There she stood, in the shadow of self-doubt, pessimism, and faithlessness. Just as she thought it could get no worse, rejection reared its ugly head once again, creating an inner pain so strong that if it were external, it would mirror that of childbirth.

All out of tears, and emotions in general, she could do nothing but reflect. How was she to free herself from depression? Therapy, church, drugs? She was so used to rejection, that she could not detect a blessing, even if it literally slapped her in the face. At this point in time, she was void of all feelings of happiness. She felt completely empty; alive, yet out of life. Nothing excited her. Nothing moved her. She was levitating, slowly descending into a cloud of darkness.

She was once me. Reluctant to get out of bed in the morning due to fear of failure, I got up only because that was the expectation. I denied that there was anything wrong with me due to pride and the glooming ‘strong black woman’ syndrome that subconsciously plagues almost every girl who looks like me. Why did everyone else seem to be so happy? Did they all secretly hate me and want me to die? They were battling their own demons but they never showed it. Why was I so vulnerable? So moody? What the actual fuck was wrong with me?

The more I struggled internally, the more it showed externally. I took things out on the people who actually loved me. That was not my intention. I so desperately wanted to vocalize how I was feeling, and I wanted to be understood so badly that I forgot to understand.

I looked back on my life and wondered when this negative attitude shift occurred. It was all a blur. I was never the most bubbly, happy individual, but I was able to feel joy. I was never always smiling, but I recognized the opportunity to smile. I had never been the girl who was impressed or excited about things, but I still knew how to celebrate. I was never always happy, but I did have inner peace. Where had it gone now?

In my search for answers, I recalled a piece of advice I so adamantly preached to others– if you’re not happy with something, fix it.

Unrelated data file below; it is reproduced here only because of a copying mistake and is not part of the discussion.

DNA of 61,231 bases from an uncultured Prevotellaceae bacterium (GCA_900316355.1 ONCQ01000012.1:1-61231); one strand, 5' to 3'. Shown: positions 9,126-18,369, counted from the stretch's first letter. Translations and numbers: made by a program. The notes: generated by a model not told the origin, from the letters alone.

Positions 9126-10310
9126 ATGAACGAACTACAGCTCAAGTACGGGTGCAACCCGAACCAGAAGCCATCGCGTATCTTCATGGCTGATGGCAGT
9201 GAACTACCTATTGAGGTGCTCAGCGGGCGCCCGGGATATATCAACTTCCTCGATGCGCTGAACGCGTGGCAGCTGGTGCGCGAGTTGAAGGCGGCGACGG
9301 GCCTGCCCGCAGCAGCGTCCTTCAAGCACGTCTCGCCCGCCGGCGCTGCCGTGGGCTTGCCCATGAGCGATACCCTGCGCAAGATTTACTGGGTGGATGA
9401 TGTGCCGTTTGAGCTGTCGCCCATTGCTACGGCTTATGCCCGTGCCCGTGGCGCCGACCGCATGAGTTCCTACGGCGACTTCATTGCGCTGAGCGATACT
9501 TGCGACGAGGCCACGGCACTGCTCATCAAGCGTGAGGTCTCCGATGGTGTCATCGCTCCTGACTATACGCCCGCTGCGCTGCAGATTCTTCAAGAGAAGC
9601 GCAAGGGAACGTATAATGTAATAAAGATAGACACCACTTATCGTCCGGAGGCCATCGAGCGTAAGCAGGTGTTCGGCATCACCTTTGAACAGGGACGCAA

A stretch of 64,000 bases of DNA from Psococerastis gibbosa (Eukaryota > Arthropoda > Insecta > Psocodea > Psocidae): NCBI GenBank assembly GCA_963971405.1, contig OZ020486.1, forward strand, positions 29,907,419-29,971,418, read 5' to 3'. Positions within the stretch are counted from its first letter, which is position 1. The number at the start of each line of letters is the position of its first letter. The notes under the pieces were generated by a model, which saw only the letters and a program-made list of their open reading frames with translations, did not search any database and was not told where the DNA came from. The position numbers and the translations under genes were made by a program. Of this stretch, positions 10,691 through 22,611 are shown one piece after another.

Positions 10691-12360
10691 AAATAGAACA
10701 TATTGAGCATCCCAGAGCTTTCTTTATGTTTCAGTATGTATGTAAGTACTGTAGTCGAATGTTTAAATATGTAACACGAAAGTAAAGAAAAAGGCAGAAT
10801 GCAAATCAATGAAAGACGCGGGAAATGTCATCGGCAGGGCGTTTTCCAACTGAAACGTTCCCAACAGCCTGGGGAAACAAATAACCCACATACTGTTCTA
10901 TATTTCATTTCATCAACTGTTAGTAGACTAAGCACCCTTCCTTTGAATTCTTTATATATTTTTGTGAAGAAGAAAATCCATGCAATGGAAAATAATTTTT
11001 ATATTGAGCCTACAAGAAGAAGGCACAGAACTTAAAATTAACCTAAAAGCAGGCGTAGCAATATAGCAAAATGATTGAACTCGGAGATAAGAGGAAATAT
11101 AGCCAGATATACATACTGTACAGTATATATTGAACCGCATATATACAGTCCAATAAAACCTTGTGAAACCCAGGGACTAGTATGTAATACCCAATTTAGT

Simple, yet far more difficult than it sounds, I tried. I was unsuccessful. How could I possibly change myself, if I hated myself? I figured, “well damn, this is just who I am.” I was wrong.

For years, I had used negative circumstances to determine my self-worth. I never once looked at my reactions to my environment and my ability to overcome. I never fully grasped how fortunate I was, because all I focused on was my perceived misfortune. When I lost sight of what it truly meant to win, I was doomed, mentally and emotionally. No amount of therapy, church, or drugs could cure me.

I needed a perceptual shift more than anything. Not to say that the former three things are not helpful. But, a perceptual shift entails actually recognizing that you have control of your thoughts and that if you want healing, you have to commit to changing your attitude about many things. Before this initial shift happens, literally none of those other three things will help.

So, I’ve been on the journey to mental self-redemption. My first step was self-realization.

Determining who you are and who you want to be is crucial in overcoming depression. I dare you to think positively. Imagine yourself happy, just as you imagined yourself miserable.

If you care enough about yourself, you will. If you want to get out of your funk, you have no choice. I have found truth in these things.

Breathe. Avoiding negative energy has been crucial in my journey. Ignore it if you have to; do whatever you have to do to shut it out, even if it means not socializing for a while. Minimizing social anxiety is key. You’ll want to get rid of any distractions during the healing process.

These are only the first steps. I firmly believe that surrounding yourself with positive people who uplift you is the best thing you can do when depressed. As easy as it is to become overly reclusive, please don’t. A depressed mind needs a break from idle thought and complete social isolation. It’s okay to disconnect, but never completely.

I know that healing will come. Depression is a battle that you can win, with or without antidepressants.

I suggest you use the beautiful, inquisitive mind you were blessed with to alter your self-perception. I know that you can do it. Once I committed to positive thinking,  prayer and spirituality aided me in my recovery.

You literally are your thoughts. Choose happiness over depression.

 

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